Can a person’s privacy ever be invaded legitimately?
Courts in the US have generally ruled that privacy can be invaded IF:
- the disclosure of private facts is “newsworthy,” meaning the public has a legitimate interest in this matter.
- a celebrity or public person has voluntarily revealed private information about themselves, but then objects when a news organization reveals more information that might contradict their self-serving depictions.
- For example, suppose a presidential candidate or religious leader portrays himself as a great family man, preening for photos, preaches frequently about the importance of family and expresses harsh judgments about the lifestyles of others who do not meet his high standards. But then a publication reveals how he has betrayed his family and the sorry state of his relationships. Is this not a matter of legitimate public interest?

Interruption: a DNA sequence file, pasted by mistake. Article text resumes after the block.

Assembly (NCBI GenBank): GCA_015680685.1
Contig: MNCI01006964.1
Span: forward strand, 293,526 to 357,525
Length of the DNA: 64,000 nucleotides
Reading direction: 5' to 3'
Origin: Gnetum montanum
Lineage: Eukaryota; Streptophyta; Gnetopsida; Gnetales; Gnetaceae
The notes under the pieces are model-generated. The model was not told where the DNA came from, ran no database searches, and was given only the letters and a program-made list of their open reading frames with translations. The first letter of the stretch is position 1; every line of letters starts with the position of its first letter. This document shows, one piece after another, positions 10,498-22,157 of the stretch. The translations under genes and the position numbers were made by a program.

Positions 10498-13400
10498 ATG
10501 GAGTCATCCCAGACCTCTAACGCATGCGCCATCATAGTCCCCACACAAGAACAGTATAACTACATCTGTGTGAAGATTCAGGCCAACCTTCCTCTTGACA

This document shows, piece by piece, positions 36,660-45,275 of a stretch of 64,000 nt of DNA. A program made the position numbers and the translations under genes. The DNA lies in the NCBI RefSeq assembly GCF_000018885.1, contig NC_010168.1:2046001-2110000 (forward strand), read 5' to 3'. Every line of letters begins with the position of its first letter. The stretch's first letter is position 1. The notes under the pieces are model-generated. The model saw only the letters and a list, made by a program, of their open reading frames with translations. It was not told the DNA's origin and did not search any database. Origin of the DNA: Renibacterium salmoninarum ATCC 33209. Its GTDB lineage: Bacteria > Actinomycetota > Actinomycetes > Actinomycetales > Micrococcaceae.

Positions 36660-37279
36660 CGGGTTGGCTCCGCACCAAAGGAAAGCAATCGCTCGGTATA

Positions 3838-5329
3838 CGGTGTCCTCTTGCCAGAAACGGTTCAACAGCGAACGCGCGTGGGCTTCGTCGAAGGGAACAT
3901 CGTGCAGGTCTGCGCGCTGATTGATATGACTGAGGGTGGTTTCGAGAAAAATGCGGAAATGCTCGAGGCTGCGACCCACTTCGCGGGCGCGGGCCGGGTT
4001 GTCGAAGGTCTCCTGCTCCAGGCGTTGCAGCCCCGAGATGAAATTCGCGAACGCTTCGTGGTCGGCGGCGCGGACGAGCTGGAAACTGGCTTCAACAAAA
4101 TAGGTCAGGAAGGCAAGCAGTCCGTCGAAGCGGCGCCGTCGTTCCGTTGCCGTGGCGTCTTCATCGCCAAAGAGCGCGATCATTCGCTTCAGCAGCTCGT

- See “Making your personal affairs a matter of public concern.”
- However, a Florida jury in 2016 ruled that the online publication Gawker egregiously violated the privacy of the wrestler/celebrity Hulk Hogan, awarding him $115 million in damages: $55 million for economic harm and $60 million for emotional distress. Additional money might be awarded for punitive damages against the publication.
- Debate at New York Times site.